Posted: July 07, 2011
Fatal marketing mistakes for tech companies
Avoid these or risk failureChristopher J. Ryan
For all Colorado's diversity of tech companies and entrepreneurs, there is still a small list of marketing missteps that can cause them to limp along far beneath their potential, or worse yet, fold outright.
As veterans who have built and marketed tech-based companies from Silicon Valley to Colorado, our team has seen it all. We've even had the displeasure of being at ground zero for some of these common blunders and fatal mistakes. While no magic bullet can guarantee you success, steering clear of these big rocks greatly increases your odds of not only surviving, but flourishing.
Engineering a Marketing Fiasco
A team of highly skilled engineers rolls out a product that passes beta and actually starts to get some traction. Encouraged by their first few orders, the company promotes those engineers or product developers to fill the marketing and sales roles. Who better to sell the product than the person who built it? Besides, it's so good, it will sell itself, right?
We have seen a few companies luck out and have this scenario come true. But for most tech companies, evolving from the "two guys in a garage" phase into a sustainable enterprise means finding the marketing leader who can turn your technical inspiration and list of features into compelling value propositions that hit the right audiences using a fluid repertoire of proven tactics - all driving quantifiable awareness, leads and revenue. Let your engineers design. Find a marketer to market. It's worth it.
Sales is Not Marketing
Just as marketing is a distinct and vital discipline from engineering, so is sales from marketing. Some tech companies throw a bunch of cash or equity at a sales guy with a huge contact list or give the reins to some cheap cold callers. This seldom works. First, the sales model must proceed from a structure in which your product strategy and brand promise have been carefully forged.
Secondly, that new hotshot sales VP or that boiler room you hired to cold call are going to fail if they don't have enough targeted, qualified leads. And even the best VP of sales won't have the time to be very good at sales if he or she has to keep the top of the conversion funnel filled with leads. That's what a VP of marketing is for.
Asking that of your sales team is a terrible use of their time. If you want results and are focused on growth, bring the right skill set to bear on the endeavor.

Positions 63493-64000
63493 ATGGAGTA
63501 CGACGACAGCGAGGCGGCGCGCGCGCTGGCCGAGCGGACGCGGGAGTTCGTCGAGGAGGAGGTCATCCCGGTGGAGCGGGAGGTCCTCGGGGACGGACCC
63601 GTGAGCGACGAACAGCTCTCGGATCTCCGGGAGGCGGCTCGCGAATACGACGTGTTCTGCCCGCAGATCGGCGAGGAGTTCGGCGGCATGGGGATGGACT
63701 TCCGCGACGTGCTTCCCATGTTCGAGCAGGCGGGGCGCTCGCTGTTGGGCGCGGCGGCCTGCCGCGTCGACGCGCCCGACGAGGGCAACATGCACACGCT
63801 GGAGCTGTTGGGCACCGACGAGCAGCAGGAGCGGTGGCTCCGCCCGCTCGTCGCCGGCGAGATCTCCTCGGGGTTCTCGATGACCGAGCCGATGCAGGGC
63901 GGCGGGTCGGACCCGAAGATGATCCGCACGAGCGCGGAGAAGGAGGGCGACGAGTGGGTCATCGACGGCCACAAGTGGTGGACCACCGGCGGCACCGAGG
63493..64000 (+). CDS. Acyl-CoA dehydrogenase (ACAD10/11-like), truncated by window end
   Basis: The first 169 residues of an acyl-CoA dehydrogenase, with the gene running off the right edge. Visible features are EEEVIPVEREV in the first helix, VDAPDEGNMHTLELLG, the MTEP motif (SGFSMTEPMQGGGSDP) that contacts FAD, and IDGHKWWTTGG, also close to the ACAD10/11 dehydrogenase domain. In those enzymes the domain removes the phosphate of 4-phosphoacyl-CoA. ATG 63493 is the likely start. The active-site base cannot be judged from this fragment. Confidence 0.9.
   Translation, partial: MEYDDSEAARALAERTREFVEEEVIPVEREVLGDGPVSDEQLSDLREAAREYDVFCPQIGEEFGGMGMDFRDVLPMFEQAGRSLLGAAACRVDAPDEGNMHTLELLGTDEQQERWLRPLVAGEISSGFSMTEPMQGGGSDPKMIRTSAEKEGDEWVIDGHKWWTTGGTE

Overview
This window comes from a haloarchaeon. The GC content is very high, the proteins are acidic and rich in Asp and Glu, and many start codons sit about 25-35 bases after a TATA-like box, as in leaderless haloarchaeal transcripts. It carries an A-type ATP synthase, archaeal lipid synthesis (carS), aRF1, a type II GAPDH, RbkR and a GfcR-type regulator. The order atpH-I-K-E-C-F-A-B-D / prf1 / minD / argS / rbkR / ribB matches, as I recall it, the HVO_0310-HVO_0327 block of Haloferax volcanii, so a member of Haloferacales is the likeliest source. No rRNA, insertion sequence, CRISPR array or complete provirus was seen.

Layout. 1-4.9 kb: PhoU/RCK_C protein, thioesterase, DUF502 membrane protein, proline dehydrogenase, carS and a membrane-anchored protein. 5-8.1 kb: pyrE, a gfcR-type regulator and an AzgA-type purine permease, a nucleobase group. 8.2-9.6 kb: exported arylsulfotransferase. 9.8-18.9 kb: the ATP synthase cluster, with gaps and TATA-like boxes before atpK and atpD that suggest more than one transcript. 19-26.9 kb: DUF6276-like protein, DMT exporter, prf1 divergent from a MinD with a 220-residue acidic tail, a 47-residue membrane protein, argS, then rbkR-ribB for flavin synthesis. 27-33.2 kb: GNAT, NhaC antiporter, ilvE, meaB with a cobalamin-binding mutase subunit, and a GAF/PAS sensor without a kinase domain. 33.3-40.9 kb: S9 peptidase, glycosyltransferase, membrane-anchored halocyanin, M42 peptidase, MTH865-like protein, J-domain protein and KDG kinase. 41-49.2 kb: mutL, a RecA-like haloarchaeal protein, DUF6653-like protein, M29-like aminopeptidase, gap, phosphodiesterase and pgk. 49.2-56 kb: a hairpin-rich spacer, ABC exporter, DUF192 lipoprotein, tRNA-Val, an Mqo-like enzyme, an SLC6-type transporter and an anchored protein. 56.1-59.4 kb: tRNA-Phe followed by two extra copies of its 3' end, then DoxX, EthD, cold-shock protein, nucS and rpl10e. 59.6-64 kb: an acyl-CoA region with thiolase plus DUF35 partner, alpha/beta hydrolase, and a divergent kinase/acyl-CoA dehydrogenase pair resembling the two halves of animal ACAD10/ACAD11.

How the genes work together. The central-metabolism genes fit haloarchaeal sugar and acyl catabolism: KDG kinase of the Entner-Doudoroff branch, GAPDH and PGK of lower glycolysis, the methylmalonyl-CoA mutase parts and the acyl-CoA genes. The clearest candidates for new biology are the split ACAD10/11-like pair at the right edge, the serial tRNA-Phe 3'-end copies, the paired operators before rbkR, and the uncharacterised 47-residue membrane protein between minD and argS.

Misguided Marketing Strategy: Too Broad or Too Narrow
On the "too broad" end, lots of SMB tech companies, desperate for recognition and revenue, try to be everything to everyone. One of our teammates worked for a company whose small C-level and business development team had dozens of potential deals cooking, not one of them anywhere near the one-yard line. The company's core position changed with every potential new partner. In the excitement of infancy, they were saying "Yes" to anyone who would pay attention to them, rolling out pilot programs whose execution was burning cash and burning out the staff.
Aiming too narrowly is equally fatal. We encountered one software company who based their revenue success on scoring massive deals with partners. If it worked, the company would have been awash in cash. But it didn't, and there was no Plan B. Another marketing CMO focused all of his efforts on winning plaudits from big-time analysts like Gartner and Forrester, but there was no effective strategy in place for generating leads when this approbation didn't materialize.
True marketing leaders take your team to market with a clear idea of what differentiates you and who needs to hear your message. They then direct a multi-dimensional mix of content and collateral, social media and PR, tradeshows and webinars, to fill the leads funnel. They also create consensus with other leaders in the company around how many of those leads they need to get, and how many sales need to close for the company to hit its revenue targets.
Positioned for Success
For the company who has its sights on growth, it is critical to avoid the pitfalls that condemn an enterprise to extinction or mere subsistence levels of revenue. Avoiding these mistakes means seeing marketing as a vital addition to your growth strategy, driven by a B2B or B2C marketing expert whose has the proven, hard-won knowledge to conceive and manage a real, quantifiable campaign for awareness, leads and revenue. Thus armed, you're separated from a universe of talented also-rans who were dragged down by all-too-common mistakes.
About the Author
Christopher Ryan (@CRyanFusionMkt) is president of Fusion Marketing Partners, a strategic B2B marketing and sales enablement consultancy based in Colorado Springs. As both a services provider and in-house marketing executive, Ryan has played a transformative role in driving marketing and sales programs that achieved shorter sales cycles, higher close rates and greater profit margins. His new ebook, Powerful B2B Marketing Strategies to Drive Awareness, can be downloaded free here. For more information, please visit http://fusionmarketingpartners.com.
Christopher Ryan is one of the nation's foremost experts in B2B marketing and sales. Author of How to Create an Unstoppable Marketing and Sales Machine (Fusion Marketing Press, 2009), Mr. Ryan is founder and President of Fusion Marketing Partners (www.fusionmarketingpartners.com). Chris Ryan was formerly a senior marketing executive at noted companies like Stellent, Inc., FrontRange Solutions, PeopleSoft, Sybase, and Group 1 Software. Mr. Ryan's latest book can be obtained at Amazon.com or at http://fusionmarketingpartners.com/get-the-book/.